Things You Need to Know About Metal Treatment
Any time there is the mention of steel modification, one would need to know the difference between hardenability, and hardness. Hardenability tends to focus more on the level at which a given type of metal can harden. When hardening steel, for example, it can only harden as much as the carbon content in it can sustain. It is also essential to remember that more carbon content in a metal tends to lead to a harder metal.
You would also need to remember that the hardenability characteristics tend to highly influence the resultant harness of a metal. Metal hardening tends to be geared towards increasing toughness as well as ductility. Tempering, on the other hand, tends to call for heating a metal that has already been heated and then holding the metal in question on some specific temperatures before cooling it. One would also need to know the benefits of preheating a metal to reduce brittleness created by the first heating as well as allowing the carbon content to precipitate into carbide particles.
One would also need to know that strengthening of the metal may also call for solid solution hardening, transformation hardening, cold working, among other processes. Precipitation hardening tends to be perfect when it comes to the development of high strength steel and also tends to be used in aluminum alloy. On the other hand, cold working of a metal tends to deform it and stress its crystal structures making the metal in question to become harder. However, some processes tend to make the metal being worked on hard and brittle calling for more tempering to make it possible to work on the metal in question without splitting or cracking it.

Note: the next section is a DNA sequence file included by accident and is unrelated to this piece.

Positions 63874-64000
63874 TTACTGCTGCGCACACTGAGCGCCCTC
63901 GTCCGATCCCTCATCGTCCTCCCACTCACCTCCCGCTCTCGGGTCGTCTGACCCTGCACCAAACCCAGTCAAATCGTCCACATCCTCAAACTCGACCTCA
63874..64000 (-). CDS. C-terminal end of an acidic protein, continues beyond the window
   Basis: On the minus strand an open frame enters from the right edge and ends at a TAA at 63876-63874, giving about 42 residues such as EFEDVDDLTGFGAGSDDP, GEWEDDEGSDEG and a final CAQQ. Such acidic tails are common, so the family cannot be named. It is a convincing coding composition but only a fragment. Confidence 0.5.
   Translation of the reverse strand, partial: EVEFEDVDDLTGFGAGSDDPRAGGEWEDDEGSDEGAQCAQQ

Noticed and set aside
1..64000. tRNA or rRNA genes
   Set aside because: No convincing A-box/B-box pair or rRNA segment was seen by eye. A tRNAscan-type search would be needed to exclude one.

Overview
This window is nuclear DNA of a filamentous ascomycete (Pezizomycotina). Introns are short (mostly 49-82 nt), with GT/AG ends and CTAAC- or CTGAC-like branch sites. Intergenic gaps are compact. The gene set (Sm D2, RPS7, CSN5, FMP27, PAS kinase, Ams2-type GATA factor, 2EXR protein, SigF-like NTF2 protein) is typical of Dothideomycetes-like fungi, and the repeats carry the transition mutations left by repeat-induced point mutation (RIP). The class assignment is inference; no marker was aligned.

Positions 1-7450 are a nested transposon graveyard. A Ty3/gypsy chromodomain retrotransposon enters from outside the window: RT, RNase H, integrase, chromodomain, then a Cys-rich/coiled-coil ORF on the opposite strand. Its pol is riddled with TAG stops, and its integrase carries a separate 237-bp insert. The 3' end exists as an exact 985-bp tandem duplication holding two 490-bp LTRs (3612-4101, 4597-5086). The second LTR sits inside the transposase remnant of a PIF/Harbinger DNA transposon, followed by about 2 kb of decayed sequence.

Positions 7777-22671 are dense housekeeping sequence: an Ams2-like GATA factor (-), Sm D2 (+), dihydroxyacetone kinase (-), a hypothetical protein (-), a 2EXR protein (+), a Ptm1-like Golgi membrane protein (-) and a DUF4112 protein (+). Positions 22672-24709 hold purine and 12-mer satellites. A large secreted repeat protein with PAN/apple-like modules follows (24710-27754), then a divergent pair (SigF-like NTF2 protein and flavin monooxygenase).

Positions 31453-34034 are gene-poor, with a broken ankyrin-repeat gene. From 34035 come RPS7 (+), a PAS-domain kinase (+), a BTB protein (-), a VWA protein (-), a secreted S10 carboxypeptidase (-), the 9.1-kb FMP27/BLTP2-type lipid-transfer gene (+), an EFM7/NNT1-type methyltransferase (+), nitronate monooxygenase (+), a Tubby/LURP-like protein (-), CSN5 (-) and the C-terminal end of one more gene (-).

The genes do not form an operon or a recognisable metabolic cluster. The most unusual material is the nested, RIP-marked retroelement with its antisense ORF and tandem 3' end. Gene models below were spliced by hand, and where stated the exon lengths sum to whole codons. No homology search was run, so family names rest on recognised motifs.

Solid solution tends to focus on decreasing ductility and at the same time increasing strength of a metal. In the same line, transformation hardening focus on meeting the application requirements of a metal though adjusting the strength and the ductility of a metal. The grain structure of the metal in question also tends to change greatly through the heating process. The concurrent heating and cooling processes tends to focus on changing the metal properties adding value, applicability and durability of the metal in question.
Metal hardening also calls for a situation where the core metal is soft and ductile core with a wear resistant outer cover meant to reduce instances of wear. One would need to know that hardening of the outer layer of the metal tends to involve sinking of the metal up to a given depth. The intention of hot isostatic pressing tends to focus on removing any metal porosity improving its mechanical properties through compressing out any gas that may be trapped in the metal in question. In a case where chrome, titanium and stainless steel needs to be improved, HIP may be used.